Curious campus clubs create close community
Published: Thursday, October 10, 2013
Updated: Thursday, October 10, 2013 15:10
While midterms have arrived and students have fallen under a comfortable routine, that doesn’t mean it’s too late to find something new on the A-State campus.
There are a couple of clubs that aren’t very known that many might find quite interesting and worth the time to check out.
Gamers may find solace in knowing they are not alone when obsessing over a favorite video game. The League of ASU is a club that identifies with fellow gamers and provides a kinship with those who love the game “League of Legends.”
“We’re a group of people that enjoy playing, watching, and discussing the video game,” said Cody Yates, a junior computer science major of Benton and president of the organization. “A game is always more fun when played with friends, so we started the group to help ASU students find other people to play with.”
The club started when the company that makes the game, Riot Games, created a program where college League clubs could register with them and receive sponsorship and official merchandise, Yates said.
“When the program was opened by the company, some friends and I decided to start a club here because there wasn’t one here,” Yates said. “We opened the Facebook group page and people flocked to it. I was blown away when we grew from five people to 40 in the space of a couple of days.”
Their current Facebook group holds 112 members, but Yates said only 25 members showed up to the monthly meeting.
“I’m hoping to double that number for our next meeting on Oct. 22,” he said.
During meetings, the group discusses future events, Local Area Network (LAN) parties as well as the game itself.
“The good and bad matches we’ve had recently, stuff like that,” Yates said. “We provide an easily accessible, unified group where people can come make friends while also playing a game they enjoy. We’re also very open to people who haven’t yet started playing the game, but want to.”
The Ping Pong Club, a relatively new organization, allows students of all levels to meet once a week, relax, and play Ping-Pong.
“It’s about playing Ping-Pong and going to meet people,” said Dallas Paine, freshman international business major of Summers and president of the organization. “You go there to have fun.”
The organization began when Paine noticed many people would head straight to the Ping-Pong table at the Red W.O.L.F. Center.
“I met many people who wanted to play, but couldn’t because you need two people to play it,” he said.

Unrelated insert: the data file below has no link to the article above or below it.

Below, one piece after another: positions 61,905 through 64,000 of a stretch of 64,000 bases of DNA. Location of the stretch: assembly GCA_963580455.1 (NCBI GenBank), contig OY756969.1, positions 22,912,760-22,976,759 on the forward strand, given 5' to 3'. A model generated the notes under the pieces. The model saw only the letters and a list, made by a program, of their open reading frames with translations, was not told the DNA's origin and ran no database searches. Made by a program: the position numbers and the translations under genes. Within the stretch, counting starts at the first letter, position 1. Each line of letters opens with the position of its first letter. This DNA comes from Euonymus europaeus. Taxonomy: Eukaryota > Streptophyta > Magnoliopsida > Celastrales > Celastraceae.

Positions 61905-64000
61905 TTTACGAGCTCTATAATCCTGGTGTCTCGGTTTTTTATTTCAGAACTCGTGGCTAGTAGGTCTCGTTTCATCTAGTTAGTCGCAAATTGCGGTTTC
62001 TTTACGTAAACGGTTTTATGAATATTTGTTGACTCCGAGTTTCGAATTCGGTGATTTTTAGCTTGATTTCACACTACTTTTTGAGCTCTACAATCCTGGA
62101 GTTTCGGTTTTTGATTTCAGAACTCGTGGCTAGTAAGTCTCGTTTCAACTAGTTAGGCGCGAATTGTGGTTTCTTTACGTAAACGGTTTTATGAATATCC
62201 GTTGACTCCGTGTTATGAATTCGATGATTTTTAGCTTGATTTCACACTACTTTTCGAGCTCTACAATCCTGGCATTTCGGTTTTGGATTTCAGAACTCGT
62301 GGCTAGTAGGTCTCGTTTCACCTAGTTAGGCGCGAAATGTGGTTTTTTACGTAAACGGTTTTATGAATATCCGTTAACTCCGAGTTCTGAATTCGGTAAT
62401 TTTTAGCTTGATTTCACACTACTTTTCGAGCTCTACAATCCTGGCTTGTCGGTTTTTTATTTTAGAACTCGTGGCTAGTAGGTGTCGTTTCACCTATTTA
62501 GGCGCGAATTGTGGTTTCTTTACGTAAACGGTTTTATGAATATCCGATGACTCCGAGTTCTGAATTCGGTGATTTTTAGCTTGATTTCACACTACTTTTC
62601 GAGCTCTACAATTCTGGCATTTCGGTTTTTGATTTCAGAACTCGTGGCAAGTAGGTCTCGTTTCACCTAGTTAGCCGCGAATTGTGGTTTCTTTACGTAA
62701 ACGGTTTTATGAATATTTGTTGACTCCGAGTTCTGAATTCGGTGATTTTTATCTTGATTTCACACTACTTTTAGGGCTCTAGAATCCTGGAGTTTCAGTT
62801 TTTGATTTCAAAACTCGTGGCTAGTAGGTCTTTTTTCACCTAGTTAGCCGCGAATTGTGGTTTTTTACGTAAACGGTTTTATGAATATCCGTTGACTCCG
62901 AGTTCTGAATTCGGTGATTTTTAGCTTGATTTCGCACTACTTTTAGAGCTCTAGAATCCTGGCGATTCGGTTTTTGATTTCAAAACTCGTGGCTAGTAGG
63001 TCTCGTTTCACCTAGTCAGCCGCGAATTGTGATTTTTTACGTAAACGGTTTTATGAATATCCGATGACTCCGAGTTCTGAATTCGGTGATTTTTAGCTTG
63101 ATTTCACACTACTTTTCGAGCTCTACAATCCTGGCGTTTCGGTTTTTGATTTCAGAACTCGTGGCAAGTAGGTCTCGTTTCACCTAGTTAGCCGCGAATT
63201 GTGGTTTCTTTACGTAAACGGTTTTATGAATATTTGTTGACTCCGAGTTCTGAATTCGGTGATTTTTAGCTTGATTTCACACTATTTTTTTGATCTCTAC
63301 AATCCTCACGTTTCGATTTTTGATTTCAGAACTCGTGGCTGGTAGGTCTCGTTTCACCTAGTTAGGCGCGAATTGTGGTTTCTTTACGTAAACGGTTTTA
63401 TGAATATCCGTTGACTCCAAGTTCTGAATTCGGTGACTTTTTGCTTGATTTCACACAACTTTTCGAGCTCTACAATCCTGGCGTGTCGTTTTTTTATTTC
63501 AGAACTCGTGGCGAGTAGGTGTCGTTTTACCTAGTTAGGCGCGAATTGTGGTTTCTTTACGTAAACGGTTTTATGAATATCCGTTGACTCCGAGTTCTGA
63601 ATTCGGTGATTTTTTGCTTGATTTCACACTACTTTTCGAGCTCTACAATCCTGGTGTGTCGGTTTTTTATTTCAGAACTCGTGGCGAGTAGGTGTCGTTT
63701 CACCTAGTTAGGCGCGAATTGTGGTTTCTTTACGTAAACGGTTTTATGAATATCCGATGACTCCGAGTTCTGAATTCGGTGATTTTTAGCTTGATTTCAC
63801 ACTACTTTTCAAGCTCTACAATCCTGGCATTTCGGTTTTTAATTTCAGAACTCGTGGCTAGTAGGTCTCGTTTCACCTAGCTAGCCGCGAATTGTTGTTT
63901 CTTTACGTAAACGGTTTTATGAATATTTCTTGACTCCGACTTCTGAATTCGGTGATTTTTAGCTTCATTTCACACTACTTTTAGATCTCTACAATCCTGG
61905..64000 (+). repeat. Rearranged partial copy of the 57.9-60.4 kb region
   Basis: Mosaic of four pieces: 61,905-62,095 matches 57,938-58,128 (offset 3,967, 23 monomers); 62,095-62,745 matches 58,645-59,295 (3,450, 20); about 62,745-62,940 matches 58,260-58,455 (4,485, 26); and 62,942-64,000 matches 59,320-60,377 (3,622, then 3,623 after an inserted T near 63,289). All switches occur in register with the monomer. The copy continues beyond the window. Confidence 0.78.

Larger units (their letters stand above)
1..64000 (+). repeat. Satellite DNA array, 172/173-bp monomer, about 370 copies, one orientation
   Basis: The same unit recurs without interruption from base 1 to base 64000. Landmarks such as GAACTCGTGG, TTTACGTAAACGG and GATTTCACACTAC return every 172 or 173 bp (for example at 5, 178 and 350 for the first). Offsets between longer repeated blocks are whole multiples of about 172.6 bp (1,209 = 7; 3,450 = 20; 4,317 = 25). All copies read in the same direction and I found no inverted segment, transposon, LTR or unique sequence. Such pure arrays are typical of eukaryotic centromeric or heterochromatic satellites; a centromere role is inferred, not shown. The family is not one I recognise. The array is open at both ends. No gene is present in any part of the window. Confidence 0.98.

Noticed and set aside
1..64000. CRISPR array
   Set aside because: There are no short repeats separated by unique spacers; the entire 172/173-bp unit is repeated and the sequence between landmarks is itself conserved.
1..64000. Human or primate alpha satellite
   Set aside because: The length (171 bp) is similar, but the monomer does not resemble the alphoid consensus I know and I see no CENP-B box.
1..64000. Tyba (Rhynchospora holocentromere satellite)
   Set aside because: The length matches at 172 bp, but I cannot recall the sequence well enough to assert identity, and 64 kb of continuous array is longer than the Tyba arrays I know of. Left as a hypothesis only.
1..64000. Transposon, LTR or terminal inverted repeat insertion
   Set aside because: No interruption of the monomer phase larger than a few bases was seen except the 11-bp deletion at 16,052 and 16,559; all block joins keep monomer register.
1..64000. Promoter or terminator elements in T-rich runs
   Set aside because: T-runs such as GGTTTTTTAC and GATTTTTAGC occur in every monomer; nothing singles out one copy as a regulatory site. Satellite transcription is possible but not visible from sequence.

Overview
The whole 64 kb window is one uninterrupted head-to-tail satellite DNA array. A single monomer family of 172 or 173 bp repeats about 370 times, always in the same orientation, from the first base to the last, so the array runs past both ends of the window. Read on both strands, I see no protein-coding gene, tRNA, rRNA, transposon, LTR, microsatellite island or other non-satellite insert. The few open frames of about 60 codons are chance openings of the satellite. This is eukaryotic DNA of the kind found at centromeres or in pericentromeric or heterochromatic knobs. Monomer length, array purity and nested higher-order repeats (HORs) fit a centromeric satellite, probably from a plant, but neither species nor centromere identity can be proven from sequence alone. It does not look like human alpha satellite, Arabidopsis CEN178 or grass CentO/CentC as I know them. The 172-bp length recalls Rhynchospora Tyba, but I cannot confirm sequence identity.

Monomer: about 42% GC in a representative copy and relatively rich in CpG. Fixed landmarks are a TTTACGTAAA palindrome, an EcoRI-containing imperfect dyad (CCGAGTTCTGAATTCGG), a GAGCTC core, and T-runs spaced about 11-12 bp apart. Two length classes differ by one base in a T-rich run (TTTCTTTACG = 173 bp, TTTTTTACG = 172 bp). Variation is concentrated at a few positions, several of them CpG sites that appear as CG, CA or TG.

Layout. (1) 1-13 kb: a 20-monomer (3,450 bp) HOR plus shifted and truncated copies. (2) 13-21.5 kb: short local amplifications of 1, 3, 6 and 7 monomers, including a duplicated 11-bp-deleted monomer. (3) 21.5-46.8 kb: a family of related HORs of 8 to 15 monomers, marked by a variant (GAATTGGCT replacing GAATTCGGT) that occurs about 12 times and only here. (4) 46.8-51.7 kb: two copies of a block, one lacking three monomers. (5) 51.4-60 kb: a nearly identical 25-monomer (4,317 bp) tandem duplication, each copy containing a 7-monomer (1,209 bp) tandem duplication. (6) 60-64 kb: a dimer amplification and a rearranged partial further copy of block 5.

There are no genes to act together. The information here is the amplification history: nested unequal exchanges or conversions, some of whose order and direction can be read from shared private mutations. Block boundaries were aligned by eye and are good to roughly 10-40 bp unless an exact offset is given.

Currently, 11 to 15 students are involved in the club, but Paine said he hopes to get more students and even faculty involved.
“If you ever want to stop by and play for 10 minutes, you can,” Paine said. “For now it’s just laid back.”
Paine said if the club grew, they have the potential to become a sports club, which means they could become an official A-State team that could compete with other schools.
“We could actually go against other universities as the ASU Ping-Pong team and actually be funded by ASU, “ Paine said. “We would be the first ones to do that.”
Another club that takes skill is actually a national organization that is based mainly at universities.
The Guitar Guild is an organization in which students who share a common interest can get together and learn more about their favorite instrument.
“It’s mostly about sharing an interest for guitar with like-minded individuals and in some cases fundraising so other people can pursue their interest with playing guitar,” said Alex Ditto, a senior music performance major of Hoxie and president of the A-State chapter. “The goal of the guild is to promote an interest.”
More than 15 members belong to the guild and, according to Ditto, there is an even split between music majors and non-music majors.
“There aren’t that many places below college education, like high school and younger, where you can actually get that much information about all the occupations or all the wide varieties of music that can be attained through guitar,” he said. “The Guitar Guild is primarily classical because that’s recognized on a national level, it’s a language that many people can speak.”
The organization meets weekly for a guitar seminar in which most members attend and study new music.
“We study for incoming guests,” Ditto said. “We receive the program and listen to multiple recordings of the set lists and see how (the artist) works the music.”
They also look for funding for guest artists so they can do performances, master classes for the university and, in most cases, guitarists also do performances for the Jonesboro Fine Arts Visual Magnet School, Ditto said.
“I recommend students check out the guitar guild because the beginnings of every guitarist is radically different,” Ditto said. “It brings all these different perspectives to the instrument. It’s like getting a view through a different lens with all these people around you and then playing classical is what unifies everything.”
While these three clubs are very different there is one thing they all have in common.
“We just want to bring people the opportunity to get involved with something that (they) really enjoy,” Yates said.